Author Thomas Guglielmo lectures at the TCU history symposium


Dr. Thomas Guglielmo answers a question from first-year history major Sam Taylor at the LCpl. Benjamin W. Schmidt Symposium on War, Conflict, and Society on Thursday, March 2, 2023. (Walter Flanagin/Staff Writer)

By Walter Flanagin, Staff Writer

Dr. Thomas Guglielmo gave a lecture on racial divisions within the U.S. military during World War II to a group of faithful attendees in Moudy Hall Auditorium on Thursday. 

Dr. Kara Vuic, who organized the LCpl. Benjamin W. Schmidt Symposium on War, Conflict, and Society, said 115 people originally signed up to attend the lecture. Despite rumors of a tornado, about 35 people, and a C-SPAN camera crew, showed up.  

This is the first time C-SPAN has recorded the symposium, which started in 2016. The symposium remembers Benjamin Schmidt, a former TCU history major and Marine scout sniper who died in a friendly fire in Afghanistan in 2011. Schmidt left the history department half of his life insurance policy to create a scholarship that allows a graduate student to spend a year working solely on a dissertation. 

Guglielmo’s lecture, based on his book, “Divisions: A New History of Racism and Resistance in America’s World War II Military,” focused on the lines that the U.S. military drew between racial groups which affected each group’s responsibilities. Among other distinctions, the racial divisions affected pay, promotion, military jobs, combat roles, honorable and dishonorable discharges, furloughs and even who could dance together.

“Color lines shaped every aspect of military life,” Guglielmo said.

The lecturer shared that the feeling that “color lines don’t exist in foxholes” was incredibly rare because of how few racially integrated combat units existed in World War II.

First-year history major Sam Taylor explained what he learned from the symposium.

“There really was a stark contrast and some pretty gross discrepancies between how these American servicemen were treated versus the ideals that they were fighting for that they didn’t even get to experience themselves,” Taylor said.

Guglielmo’s book also examines the resistance to racial categorization by Japanese American, African American, Filipino American, Mexican American and white soldiers and civilian groups. Some fought for repatriation or renounced their citizenship because of the disrespect the military gave them. Others fought for desegregated units and more opportunities for combat roles and leadership positions typically only open to white soldiers.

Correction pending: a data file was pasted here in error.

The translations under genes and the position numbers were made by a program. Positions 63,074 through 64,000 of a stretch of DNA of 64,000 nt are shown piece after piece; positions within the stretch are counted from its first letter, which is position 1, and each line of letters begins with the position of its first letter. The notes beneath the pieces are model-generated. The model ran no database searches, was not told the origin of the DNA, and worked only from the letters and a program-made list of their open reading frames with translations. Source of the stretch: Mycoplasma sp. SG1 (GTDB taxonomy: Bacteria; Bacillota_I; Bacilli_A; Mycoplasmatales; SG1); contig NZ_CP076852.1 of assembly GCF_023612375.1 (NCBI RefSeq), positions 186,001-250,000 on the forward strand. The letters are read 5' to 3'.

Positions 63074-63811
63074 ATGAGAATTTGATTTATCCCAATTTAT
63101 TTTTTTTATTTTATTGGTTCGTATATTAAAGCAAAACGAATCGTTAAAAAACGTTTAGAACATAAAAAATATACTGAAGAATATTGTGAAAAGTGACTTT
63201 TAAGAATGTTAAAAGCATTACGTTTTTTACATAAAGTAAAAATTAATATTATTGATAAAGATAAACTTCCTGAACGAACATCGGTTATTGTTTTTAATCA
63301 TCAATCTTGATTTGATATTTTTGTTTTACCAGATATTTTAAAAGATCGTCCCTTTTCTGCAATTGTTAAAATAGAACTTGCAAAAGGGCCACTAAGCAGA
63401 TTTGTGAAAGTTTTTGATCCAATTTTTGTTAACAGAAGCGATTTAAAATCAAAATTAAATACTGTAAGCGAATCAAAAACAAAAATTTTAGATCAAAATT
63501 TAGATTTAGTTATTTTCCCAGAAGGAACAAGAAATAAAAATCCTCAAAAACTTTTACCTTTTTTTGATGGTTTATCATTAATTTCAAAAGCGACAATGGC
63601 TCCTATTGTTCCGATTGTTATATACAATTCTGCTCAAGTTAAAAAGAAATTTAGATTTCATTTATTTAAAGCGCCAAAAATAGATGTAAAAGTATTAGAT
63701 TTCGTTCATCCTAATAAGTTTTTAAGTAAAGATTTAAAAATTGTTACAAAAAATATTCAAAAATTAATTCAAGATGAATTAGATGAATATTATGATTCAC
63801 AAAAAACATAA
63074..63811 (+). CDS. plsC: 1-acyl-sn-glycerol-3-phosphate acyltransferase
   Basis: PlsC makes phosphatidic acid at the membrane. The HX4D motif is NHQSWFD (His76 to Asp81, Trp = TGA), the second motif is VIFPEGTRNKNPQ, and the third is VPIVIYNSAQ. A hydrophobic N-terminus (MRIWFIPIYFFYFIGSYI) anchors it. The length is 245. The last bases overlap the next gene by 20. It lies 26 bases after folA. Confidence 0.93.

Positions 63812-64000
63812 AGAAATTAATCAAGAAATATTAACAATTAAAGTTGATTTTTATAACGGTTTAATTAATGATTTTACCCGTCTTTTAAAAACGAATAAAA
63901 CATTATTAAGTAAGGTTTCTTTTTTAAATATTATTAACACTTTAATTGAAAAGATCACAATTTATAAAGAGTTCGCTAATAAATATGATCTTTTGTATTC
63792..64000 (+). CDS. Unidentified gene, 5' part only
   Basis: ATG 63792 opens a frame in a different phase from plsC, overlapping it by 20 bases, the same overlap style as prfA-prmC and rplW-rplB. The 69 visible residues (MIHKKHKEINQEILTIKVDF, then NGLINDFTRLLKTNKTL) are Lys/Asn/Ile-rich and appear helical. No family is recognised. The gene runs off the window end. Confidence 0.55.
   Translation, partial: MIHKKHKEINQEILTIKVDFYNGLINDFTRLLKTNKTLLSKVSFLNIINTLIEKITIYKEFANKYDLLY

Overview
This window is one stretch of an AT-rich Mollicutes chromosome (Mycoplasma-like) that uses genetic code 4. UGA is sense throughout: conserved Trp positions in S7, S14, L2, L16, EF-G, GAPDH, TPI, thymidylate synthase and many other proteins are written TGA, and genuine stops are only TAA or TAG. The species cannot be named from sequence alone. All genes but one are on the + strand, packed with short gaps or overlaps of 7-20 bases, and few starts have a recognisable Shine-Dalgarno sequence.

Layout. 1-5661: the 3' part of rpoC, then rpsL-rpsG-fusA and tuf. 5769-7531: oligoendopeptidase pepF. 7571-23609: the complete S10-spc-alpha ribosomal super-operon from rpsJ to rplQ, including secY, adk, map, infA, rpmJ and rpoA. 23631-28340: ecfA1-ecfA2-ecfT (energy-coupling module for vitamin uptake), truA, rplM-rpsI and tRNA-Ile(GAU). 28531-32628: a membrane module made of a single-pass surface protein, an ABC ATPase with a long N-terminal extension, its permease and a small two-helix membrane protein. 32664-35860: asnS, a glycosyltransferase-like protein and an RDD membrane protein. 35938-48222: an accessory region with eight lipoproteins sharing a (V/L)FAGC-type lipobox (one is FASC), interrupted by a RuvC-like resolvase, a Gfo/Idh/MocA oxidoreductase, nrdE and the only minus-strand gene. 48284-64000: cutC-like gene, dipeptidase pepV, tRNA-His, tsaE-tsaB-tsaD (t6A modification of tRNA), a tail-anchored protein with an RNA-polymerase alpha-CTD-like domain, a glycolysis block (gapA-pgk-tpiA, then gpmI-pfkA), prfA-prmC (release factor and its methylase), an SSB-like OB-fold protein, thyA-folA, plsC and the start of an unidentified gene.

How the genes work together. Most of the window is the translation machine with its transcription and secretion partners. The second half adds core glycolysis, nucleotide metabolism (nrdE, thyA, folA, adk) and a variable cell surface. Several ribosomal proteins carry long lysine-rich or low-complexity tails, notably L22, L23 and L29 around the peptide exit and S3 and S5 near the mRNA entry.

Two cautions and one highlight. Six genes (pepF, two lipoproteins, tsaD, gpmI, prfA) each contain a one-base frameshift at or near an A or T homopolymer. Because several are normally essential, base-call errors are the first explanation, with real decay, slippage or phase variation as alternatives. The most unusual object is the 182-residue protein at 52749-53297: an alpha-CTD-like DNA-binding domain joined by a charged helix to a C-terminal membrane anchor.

Racial divisions both politically energized and permanently scarred many of these soldiers. By the war’s end no military service branch excluded any group based on race, and veterans “infused homefront civil rights struggles with energy and moral authority” after traveling the world fighting for the United States in a struggle against threats to freedom and democracy. 

Guglielmo explained that the bad consequences of these racial divisions were more numerous and more significant than the good ones. They prolonged the war for multiple reasons.

First, they led to inefficiencies, lowered morale and protest movements within the military. They also furthered the investment in white supremacy by reinforcing distinctions between races. This led to traumatizing many soldiers and hampering possible advancement for African American veterans who were not given equal access to the G.I. Bill. And finally, led to the deaths of countless white soldiers who were overrepresented on the front lines because African American soldiers were rarely allowed to serve in combat roles.

Taylor asked Guglielmo about his research after the symposium.

“He said that the most shocking eye-opening thing that he encountered during his research was how deeply embedded and entrenched the racism really was,” Taylor said. “He said he knew that it existed, but he just was completely shocked by how pervasive and expansive it was within the military as an institution.”

More information on Guglielmo’s book can be found here.